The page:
When 46-year-old Jimmy Causey escaped from Lieber Correctional Institution, Ridgeville, SC, on July 4, it was his second escape in 12 years from a maximum-security state prison. Once again, he duped prison officers using the exact same tactic concealing his absence: a dummy tucked under a sheet in his bed, appearing to be sound asleep.

He made it nearly all the way to Austin, TX, this time, where he was captured by Texas Rangers at a Motel 6 around 4 a.m. on July 7. He was captured while he was asleep and didn’t resist, according to Mark Keel, South Carolina Law Enforcement Division Chief.

When he was captured, he had ammo, a semi-automatic handgun, a shotgun, a South Carolina ID card, more than $47,000 in cash, and four cell phones. Causey is incarcerated for life following his part in the 2002 first-degree burglary, armed robbery, and kidnapping of his former defense attorney, Jack Swerling, in Midlands, SC. For several hours, he held Swerling, his wife, and his daughter hostage at gunpoint.

Inmate’s second prison escape bears uncanny similarity with his first escape

In 2005, Causey’s first dummy-escape accomplice was made of toilet paper and clothing – and left alone to sleep in Causey’s prison cell bed. That escape from Broad River Correctional Institution in Columbia, SC, was aided by a trash bin that a truck, then, picked up with him in tow.

Three days later, he was captured along with another inmate-escapee when a woman delivering a pizza, to the motel where he was holed up, contacted law enforcement.

His 2017 dummy-escape partner, was made of paper mâché this time. It was tucked snug in his bed and seemingly slept undetected for roughly 18 hours. His most recent get-away was also far more high-tech than his first escape.

Not only did he have 12 years to plan a more advanced escape, he also had access to, at least, one cell phone and a drone.

Drone made the drop, wire cutters used to reduce obstacles to freedom

Bryan Stirling, director of South Carolina Department of Corrections, said Causey used a cell phone and a drone delivered wire cutters to him in prison.

He cut through a minimum of four fences to attain his short-lived freedom.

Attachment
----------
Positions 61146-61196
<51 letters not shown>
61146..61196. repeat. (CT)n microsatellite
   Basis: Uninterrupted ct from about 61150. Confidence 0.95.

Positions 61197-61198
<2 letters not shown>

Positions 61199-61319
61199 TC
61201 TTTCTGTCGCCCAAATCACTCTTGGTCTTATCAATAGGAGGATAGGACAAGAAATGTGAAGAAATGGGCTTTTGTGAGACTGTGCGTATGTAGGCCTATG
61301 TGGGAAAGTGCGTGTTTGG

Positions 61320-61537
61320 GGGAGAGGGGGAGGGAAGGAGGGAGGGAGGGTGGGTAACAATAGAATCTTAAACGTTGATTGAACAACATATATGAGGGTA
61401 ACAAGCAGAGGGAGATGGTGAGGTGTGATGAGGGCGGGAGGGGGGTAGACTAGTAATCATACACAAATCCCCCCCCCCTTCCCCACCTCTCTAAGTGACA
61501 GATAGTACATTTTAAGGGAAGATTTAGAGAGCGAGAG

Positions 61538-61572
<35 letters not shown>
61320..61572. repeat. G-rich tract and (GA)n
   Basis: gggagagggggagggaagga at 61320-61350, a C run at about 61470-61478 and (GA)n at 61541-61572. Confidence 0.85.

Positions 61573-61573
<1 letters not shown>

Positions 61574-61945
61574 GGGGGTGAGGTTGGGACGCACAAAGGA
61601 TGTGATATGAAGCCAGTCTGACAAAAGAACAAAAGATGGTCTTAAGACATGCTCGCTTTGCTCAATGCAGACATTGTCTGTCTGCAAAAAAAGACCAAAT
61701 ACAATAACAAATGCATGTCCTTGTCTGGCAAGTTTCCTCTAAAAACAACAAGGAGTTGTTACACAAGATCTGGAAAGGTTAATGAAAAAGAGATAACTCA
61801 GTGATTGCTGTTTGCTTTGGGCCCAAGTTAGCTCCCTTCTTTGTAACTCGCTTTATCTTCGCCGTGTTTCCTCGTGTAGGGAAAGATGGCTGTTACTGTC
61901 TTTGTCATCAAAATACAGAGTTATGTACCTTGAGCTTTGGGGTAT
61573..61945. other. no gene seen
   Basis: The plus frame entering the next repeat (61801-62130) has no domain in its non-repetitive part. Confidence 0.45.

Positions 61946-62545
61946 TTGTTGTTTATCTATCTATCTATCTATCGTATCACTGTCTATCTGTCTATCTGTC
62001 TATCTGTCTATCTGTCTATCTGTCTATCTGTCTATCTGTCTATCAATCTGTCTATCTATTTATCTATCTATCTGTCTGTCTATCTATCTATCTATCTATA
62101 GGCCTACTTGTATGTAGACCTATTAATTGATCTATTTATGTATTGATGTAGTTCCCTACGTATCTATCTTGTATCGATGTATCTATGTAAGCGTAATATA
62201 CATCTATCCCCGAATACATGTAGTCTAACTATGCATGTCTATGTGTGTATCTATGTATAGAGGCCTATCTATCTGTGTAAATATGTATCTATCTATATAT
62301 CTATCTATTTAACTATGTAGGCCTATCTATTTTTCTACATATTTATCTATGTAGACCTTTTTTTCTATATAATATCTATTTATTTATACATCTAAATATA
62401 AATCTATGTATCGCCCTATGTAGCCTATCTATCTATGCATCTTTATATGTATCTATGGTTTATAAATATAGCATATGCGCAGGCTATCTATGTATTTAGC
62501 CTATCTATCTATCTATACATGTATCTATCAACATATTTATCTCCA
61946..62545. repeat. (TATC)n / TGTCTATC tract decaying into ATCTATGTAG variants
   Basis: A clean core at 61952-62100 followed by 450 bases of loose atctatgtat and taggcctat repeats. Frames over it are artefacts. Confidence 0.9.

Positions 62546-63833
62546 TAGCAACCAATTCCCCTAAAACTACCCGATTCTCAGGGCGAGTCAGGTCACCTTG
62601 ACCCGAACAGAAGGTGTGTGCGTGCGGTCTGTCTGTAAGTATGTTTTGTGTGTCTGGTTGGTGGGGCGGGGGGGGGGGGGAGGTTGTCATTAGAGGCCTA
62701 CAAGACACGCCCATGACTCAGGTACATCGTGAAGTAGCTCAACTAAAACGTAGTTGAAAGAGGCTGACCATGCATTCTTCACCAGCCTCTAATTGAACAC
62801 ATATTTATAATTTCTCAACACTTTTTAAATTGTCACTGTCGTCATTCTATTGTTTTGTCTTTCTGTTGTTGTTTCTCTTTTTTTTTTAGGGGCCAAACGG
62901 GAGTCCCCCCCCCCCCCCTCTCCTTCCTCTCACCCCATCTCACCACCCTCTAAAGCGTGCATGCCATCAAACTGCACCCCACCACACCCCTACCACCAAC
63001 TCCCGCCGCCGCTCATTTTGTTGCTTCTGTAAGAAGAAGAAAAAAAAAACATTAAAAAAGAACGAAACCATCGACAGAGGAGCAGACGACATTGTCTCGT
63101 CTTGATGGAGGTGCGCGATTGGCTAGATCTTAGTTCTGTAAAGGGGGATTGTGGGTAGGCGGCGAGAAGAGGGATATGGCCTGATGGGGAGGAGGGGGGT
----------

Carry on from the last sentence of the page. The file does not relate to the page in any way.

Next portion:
The fallout for prisoner’s following Causey’s drone-assisted escape is that the state’s governor, Henry McMaster, stated that South Carolina will work to ensure that the Federal Communications Commission (FCC) allow prisons to jam signals affecting cell phones:

Jam cell phone signals is SC governor’s answer to escapee

McMaster believes that blocking the signals will increase prison safety. The governor’s resolve to convince the FCC to let prisons jam the signals mirrors Stirling’s views relayed July 7 during a news conference describing Causey’s escape.

According to McMaster, cell phones are tossed over prison fences or smuggled into prisons as quickly as they are confiscated. He believes that inmates shouldn’t have cell phone or Internet access, citing that inmates call hits on people (not imprisoned) and make videos within their prison cells.

Prison employee fired after prisoner’s escape

Following Causey’s escape earlier this month, officials acknowledge that a prison employee was fired from Lieber Correctional Institution, according to Sommer Sharpe, spokeswoman for the Department of Corrections. Additional details about the employee’s identity or job position haven’t been released.

There is an internal review to determine whether prison employees assisted in Causey’s escape and how he obtained so much cash.

According to Keel, law enforcement will bring justice to anyone who assisted Causey.

Kevin Tamaz is a prison security consultant and worked 30 years in law enforcement. He said that it would take sophistication and require a “powerful machine” to deliver a heavy object such as wire cutters. The contraband doesn’t drop like a bomb.

Jamming signals doesn’t answer how escapee was unnoticed 18 hours

Legislators in the state are asking how Causey’s escape went unnoticed. In South Carolina, there are cameras focused on the perimeters at maximum-security prisons. There are also headcounts taken routinely.

Senator Karl Allen, a member of the state’s Corrections and Penology Committee, is questioning why no one detected that Causey hadn’t moved from bed for the 18 hours he gained a jump start on law enforcement.

Prison guards would have had at least one regular inmate “head count” during work shift changes during the 18 hours Causey was on the run. Allen said that it was a long duration for prison officers and for the public to “be at risk.”

Senator Katrina Shealy is asking whether Causey had inside help and also why no one noticed “he was gone.” She assessed that his escape “took a lot of planning.”